Yes, I know. I haven’t talked much about these peach macaron. They have freeze dried peaches in the shell and Torani peach syrup in the buttercream. They have overall great peach flavor. Which is awesome because I love peaches! Of course, you could use peach juice or fresh peaches in your buttercream if you want. Since I suck at buttercream, I stick to the basics until I finally master it.
I found the freeze dried peaches at CVS! Along with some freeze dried apples, bananas, and berries. I have found cranberries, blueberries, berries, bananas, mangos, cheese, shrimp, beets.
Who says you have to make sweet macaron all the time! You don’t! If you lessen the amount of granulated sugar in the shells, they’re not as sweet and you can make some delicious savory ones. Trust me! I’ve got a couple of them on my blog already. I’m thinking some shrimp or cheese might be the next ones.
Well, I hope I have inspired you to try these finicky cookies. I truly will help and try to troubleshoot any problems you might have. Just shoot me a FB message or tag me on IG. I’m always willing to help everyone make these cookies. Because once you do, you’ll be addicted like I am.
For the shells
- 4 ounces almond meal
- 1 ounce freeze dried peaches
- 7 ounces powdered sugar
- 4 ounces egg white, room temperature
- Pinch cream of tartar
- 50 grams sugar
- red and yellow gel food dye (optional)
For the buttercream
- 1/2 cup butter flavored shortening
- 2 tablespoons Torani peach syrup
- 3 - 4 cups powdered sugar
- 1 to 2 tablespoons heavy cream
For the macaron:
- Pulse the 7 ounces powdered sugar and 4 ounces almond flour together with the freeze dried peaches in a food processor to form a fine powder. Sift three times into a large mixing bowl. Set aside.
- Place the egg whites in the bowl of a stand mixer (or large, metal mixing bowl). Sprinkle the cream of tartar over the eggs and hand mix the two together with the whisk attachment for the stand mixer (or hand mixer). Fasten the whisk attachment and beat the mixture on medium speed until foamy. Slowly add the granulated sugar and continue to beat on medium speed until soft peaks form. Increase the speed to high and beat until stiff peaks form.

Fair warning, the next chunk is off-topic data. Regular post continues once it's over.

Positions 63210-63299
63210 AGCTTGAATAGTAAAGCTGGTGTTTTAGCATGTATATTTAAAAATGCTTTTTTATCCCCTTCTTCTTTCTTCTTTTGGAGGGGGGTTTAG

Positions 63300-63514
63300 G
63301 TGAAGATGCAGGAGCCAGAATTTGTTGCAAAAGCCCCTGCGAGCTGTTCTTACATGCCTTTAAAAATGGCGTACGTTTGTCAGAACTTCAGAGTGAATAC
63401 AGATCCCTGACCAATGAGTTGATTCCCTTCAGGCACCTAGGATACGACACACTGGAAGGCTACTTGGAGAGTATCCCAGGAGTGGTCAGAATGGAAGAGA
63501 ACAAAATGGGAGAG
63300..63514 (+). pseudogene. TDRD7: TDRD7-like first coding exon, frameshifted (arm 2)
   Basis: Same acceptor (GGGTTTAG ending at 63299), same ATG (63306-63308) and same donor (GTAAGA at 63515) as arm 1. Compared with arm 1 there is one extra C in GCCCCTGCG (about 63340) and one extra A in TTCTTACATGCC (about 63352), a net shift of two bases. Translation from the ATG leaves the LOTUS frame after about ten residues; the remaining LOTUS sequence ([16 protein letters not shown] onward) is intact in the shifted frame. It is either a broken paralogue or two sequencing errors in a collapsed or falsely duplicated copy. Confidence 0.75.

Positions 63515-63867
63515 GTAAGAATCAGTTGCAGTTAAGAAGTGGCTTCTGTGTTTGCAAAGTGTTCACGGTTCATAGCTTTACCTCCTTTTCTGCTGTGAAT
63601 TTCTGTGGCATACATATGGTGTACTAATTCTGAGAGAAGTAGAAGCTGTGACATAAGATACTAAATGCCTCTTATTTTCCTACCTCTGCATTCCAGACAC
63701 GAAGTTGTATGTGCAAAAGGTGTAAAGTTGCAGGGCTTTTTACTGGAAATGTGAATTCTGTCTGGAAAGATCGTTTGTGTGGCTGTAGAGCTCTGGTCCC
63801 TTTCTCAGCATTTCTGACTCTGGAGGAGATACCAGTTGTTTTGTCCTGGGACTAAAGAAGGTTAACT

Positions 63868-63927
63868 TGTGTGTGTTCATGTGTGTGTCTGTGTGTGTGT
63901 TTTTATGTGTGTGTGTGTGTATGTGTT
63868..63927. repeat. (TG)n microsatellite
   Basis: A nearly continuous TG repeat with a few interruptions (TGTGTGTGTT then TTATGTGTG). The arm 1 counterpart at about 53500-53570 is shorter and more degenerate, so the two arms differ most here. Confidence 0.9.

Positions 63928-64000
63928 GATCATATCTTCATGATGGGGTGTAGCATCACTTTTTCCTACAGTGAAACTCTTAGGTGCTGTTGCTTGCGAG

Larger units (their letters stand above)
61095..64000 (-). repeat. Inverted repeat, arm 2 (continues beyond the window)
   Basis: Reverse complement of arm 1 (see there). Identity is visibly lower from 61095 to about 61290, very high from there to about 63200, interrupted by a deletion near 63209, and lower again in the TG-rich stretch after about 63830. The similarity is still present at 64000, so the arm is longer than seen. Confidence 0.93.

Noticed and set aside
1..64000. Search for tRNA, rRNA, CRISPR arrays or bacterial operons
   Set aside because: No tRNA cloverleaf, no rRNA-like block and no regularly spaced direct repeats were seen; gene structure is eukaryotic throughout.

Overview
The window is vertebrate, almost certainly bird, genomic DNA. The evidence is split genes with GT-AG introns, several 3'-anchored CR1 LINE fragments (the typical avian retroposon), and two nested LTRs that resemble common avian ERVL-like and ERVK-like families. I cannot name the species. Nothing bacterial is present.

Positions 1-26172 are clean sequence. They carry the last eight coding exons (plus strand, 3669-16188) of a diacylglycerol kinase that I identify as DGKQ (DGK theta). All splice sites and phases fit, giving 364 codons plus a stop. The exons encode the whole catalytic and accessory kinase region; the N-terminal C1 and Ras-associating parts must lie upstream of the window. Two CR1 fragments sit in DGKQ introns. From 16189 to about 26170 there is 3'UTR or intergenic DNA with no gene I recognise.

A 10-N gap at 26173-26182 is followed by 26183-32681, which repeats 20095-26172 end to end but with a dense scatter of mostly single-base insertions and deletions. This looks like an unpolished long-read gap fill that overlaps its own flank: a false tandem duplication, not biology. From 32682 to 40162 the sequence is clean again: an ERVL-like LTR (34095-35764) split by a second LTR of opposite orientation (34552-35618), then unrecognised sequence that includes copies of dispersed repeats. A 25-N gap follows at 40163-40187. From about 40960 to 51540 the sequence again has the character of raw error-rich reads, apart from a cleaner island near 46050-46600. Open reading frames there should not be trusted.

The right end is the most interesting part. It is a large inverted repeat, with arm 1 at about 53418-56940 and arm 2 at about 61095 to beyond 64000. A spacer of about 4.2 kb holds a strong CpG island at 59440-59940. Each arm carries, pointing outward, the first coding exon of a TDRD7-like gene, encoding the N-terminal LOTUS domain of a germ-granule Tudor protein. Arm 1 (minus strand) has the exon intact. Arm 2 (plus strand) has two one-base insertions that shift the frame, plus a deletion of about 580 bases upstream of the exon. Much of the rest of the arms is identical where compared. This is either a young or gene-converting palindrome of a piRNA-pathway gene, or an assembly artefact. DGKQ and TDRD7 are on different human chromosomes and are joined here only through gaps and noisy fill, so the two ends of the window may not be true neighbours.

- If you're using some food dye, add it at this point. I used just a little red and a little yellow. Add this along with 1/3 of the almond mixture into the meringue. Continue folding and adding the almond mixture until all of it is incorporated into the meringue and the mixture should drip slowly off the spatula; like lava flowing. (Think conditioner dripping out of a bottle. That works for me.) The mixture will have a sheen to it when it’s ready to pipe.
- Transfer the batter to large piping bags fitted with a 1/2 inch tip and pipe 1 1/3 inch rounds onto a silpat covered baking sheet. There are several different templates out there. Two that I like are here and here.
- Preheat oven to 325.
- You’re going to LOVE this next part! Once all the batter has been piped or your sheets are full, grab the edges of the pan, secure the silpat with your thumbs (or any extra batter) and rap the pans on the counter. That’s right! You heard me! Bang them on the counter!! This releases any remaining air bubbles in the meringue. Continue rapping the sheets, turning occasionally, until no more air bubbles surface. Allow the macaron to rest on the counter at least 30 minutes or more depending on the humidity level of your kitchen.
- Once they’ve rested and the tops are no longer sticky to the touch, bake at 325 for 7 to 9 minutes. Rotate the pans front to back and top to bottom and bake an additional 7 to 9 minutes. Do the wiggle test to see if the meringue is cooked; carefully grab the top of the shell and see if it moves easily from side to side when wiggled. This indicates that the meringue isn’t completely cooked. Continue to cook in 2 to 3 minutes intervals until they wiggle just slightly. They will continue to cook as they cool.
- Remove from heat and allow to cool completely before filling.
For the buttercream:
- Place the shortening and peach syrup in the bowl of a stand mixer (or large mixing bowl). Beat until creamed together. Slowly add the powdered sugar one cup at a time until thicker than desired. Add 1 to 2 tablespoons of the heavy whipping cream until the desired consistency is reached.
- Pipe buttercream on one shell and top with a shell of matching size. Pour sprinkles in a bowl and roll the macaron in the sprinkles to decorate.
Nutrition InformationYield 20 Serving Size 1
Amount Per Serving Calories 407 Total Fat 9g Saturated Fat 4g Trans Fat 0g Unsaturated Fat 4g Cholesterol 14mg Sodium 51mg Carbohydrates 83g Net Carbohydrates 0g Fiber 1g Sugar 80g Sugar Alcohols 0g Protein 2g